Green Exhibits

The following was published as part of my regular “Growing Greener” column in Public Garden magazine, Vol. 24 No. 1 (2009). Public Garden is the flagship publication of the American Public Gardens Association. In “Growing Greener” I answer sustainability-related questions from public garden staff.

Q: What is a green exhibit? How green does it have to be?

A: A green exhibit isn’t necessarily one that tells visitors how your garden is becoming more sustainable and how they can, too (though that’s a good idea!). Exhibits of all types and sizes can be beautiful expressions of sustainability. As for how green to go, you should make your exhibits as green as you can, and keep growing greener.

By now, most people in the public garden world are familiar with the LEED guidelines, performance benchmarks, and rating system for green buildings. The same basic guidelines can also be used for creating a green exhibit.

Like a green building, a green exhibit is one that is designed to minimize the use of resources and the generation of pollution, including the greenhouse gases that contribute to global warming.

A good source of information specifically on greening exhibits is the Green Design Wiki a publicly created and accessible resource modeled after Wikipedia. The website is divided into four sections. The first covers choosing materials and finishes, such as plywood and paints, when designing and constructing an exhibit. It includes good background information and tips, but an even simpler way to choose green materials is to look for those that have been certified by an independent organization, like Green Seal or the Forest Stewardship Council. And don’t forget to consider the ecological footprint of ancillary products, like the food you’ll be selling to the people who come to see your exhibit. It’s worth noting that a 2008 study in the journal Environmental Science & Technology found that red meat is 150 percent more greenhouse gas-intensive than chicken or fish. Cutting back on the red meat and dairy products you sell can make an even bigger difference than offering locally grown foods.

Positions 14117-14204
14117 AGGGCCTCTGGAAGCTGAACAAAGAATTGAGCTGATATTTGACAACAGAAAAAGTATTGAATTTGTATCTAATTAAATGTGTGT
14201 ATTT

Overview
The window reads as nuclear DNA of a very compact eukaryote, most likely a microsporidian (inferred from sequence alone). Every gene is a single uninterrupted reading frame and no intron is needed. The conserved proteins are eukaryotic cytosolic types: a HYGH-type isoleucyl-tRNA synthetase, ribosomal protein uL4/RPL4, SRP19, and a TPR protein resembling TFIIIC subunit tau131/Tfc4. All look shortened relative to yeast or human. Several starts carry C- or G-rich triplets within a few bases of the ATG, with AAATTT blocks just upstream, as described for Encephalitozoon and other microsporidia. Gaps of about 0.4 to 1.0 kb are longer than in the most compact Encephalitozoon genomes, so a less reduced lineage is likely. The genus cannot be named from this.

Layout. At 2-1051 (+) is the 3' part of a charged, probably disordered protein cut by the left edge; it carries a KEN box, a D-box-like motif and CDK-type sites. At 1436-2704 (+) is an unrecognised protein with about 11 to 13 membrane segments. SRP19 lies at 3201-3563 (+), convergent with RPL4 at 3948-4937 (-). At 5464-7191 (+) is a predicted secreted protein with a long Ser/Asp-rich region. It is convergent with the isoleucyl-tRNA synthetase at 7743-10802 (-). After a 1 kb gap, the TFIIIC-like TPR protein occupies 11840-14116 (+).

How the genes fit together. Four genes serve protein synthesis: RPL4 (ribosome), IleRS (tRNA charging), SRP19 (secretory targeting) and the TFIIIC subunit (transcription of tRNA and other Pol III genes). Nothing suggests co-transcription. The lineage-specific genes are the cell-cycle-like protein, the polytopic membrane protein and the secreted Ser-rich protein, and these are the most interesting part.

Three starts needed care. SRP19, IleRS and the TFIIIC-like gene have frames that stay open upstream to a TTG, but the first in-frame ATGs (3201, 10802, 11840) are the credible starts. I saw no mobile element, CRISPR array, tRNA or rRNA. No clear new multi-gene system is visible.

A second major consideration is how to minimize the use of energy over the exhibit’s entire life cycle, from fabrication and transport to operation and breakdown. I’d add that since the whole idea of an exhibit is to attract visitors, often as many as possible, a big part of reducing energy consumption should be encouraging them to walk, bike, or use mass transit to come see it.

A third goal for green exhibit developers is “closing the loop.” Many special and changing exhibits at public gardens and other museums are one-shot affairs. No matter how important the message, interpretation as currently practiced often is basically a throwaway business. But in the words of Kathy McLean in “Environmental Considerations: Some Guidelines for Exhibit Developers,” “what if the furniture and crates could be reused for another exhibition? Museums can design for reuse by creating an exhibition furniture vocabulary—a modular standard for exhibit components—that can accommodate a variety of configurations and arrangements. Furniture could be designed in such a way that surface treatments and detailing could change with each exhibition.” It’s certainly possible right now to at least create exhibits with materials like paperboard and glass that can be recycled. Some standard exhibition materials, such as plastic laminates and acrylics, are not yet made of recycled materials.

A final section of the Green Design Wiki, on sustainable graphics and signage, includes links to a few green vendors, such as a printer certified by several groups, including the Forest Stewardship Council, and a company that prints banners and other products on material woven from recycled soda bottles using water-based inks.

Green exhibits often cost more initially. But in the longer run, conserving energy and reusing the components can offset the cost and may even save money!

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